WHAT IS FOSTER CARE?
Foster Care is a system in which a certified, stand-in parent(s) cares for a minor or youth, who have been removed from their birth parents or custodial adults, by local authority. Youth who enter foster care do so primarily as a result of abuse and/or neglect. In some cases youth are volunatily placed in foster care by their parents, due to the parents(s) or guardians' inability to care for the child, or due to the child's mental or physical health or behavioral issues.
Youth that enter foster care may be placed with a relative, a foster family or in a group home. Placement is dependent on the needs of the youth and the availability of foster families. The intention of Foster care was to be a temporary solution, whenever possible. Reunification with the biological family is always the goal. However, foster care has become a system where youth tend to come in at an early age and stay until they age out or emancipate. In addition to staying in foster care for many years, their placement often changes many times. As a result, many youth lack the preparation and skills needed to successfully "age out" of the foster care system and are not prepared to live as productive adults in society.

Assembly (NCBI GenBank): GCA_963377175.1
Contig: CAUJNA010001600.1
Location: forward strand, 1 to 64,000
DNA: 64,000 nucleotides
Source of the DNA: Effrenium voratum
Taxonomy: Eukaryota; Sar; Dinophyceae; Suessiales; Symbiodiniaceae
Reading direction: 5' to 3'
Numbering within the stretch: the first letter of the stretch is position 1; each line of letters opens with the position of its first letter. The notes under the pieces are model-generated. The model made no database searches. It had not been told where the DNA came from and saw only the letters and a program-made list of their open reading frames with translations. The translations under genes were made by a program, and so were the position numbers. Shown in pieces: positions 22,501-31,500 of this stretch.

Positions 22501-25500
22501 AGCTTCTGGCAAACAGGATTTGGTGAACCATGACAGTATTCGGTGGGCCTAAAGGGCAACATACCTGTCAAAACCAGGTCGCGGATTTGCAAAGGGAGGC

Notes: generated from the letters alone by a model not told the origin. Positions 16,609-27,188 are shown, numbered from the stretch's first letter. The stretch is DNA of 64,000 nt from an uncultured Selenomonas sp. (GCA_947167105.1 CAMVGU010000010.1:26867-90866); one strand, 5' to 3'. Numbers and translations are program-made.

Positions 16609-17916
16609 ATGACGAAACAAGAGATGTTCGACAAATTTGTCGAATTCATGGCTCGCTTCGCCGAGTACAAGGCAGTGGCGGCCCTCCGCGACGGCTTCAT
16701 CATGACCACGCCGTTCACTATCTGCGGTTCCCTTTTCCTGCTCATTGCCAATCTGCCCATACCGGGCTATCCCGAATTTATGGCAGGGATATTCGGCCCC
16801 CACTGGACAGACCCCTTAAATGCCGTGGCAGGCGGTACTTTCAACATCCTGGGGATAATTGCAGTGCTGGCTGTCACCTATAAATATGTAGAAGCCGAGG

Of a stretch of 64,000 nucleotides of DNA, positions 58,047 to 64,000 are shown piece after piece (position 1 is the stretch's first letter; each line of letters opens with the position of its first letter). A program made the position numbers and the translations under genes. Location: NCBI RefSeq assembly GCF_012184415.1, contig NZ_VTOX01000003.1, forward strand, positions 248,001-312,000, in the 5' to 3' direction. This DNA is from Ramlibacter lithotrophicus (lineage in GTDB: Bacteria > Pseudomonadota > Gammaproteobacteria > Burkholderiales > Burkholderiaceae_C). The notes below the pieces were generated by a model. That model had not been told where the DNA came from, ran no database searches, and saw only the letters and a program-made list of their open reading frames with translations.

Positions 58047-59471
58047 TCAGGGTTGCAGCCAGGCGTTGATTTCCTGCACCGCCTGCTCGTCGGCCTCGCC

Foster youth need opportunities to assist them in succeeding in life. F.A.N. strives to provide a support system and facilitate the connections to community resources and networks that foster and former foster youth need to become successful and stable adults. Please consider getting involved whatever way you can. There are many ways you can help foster children and former foster children to become successful and stable adults.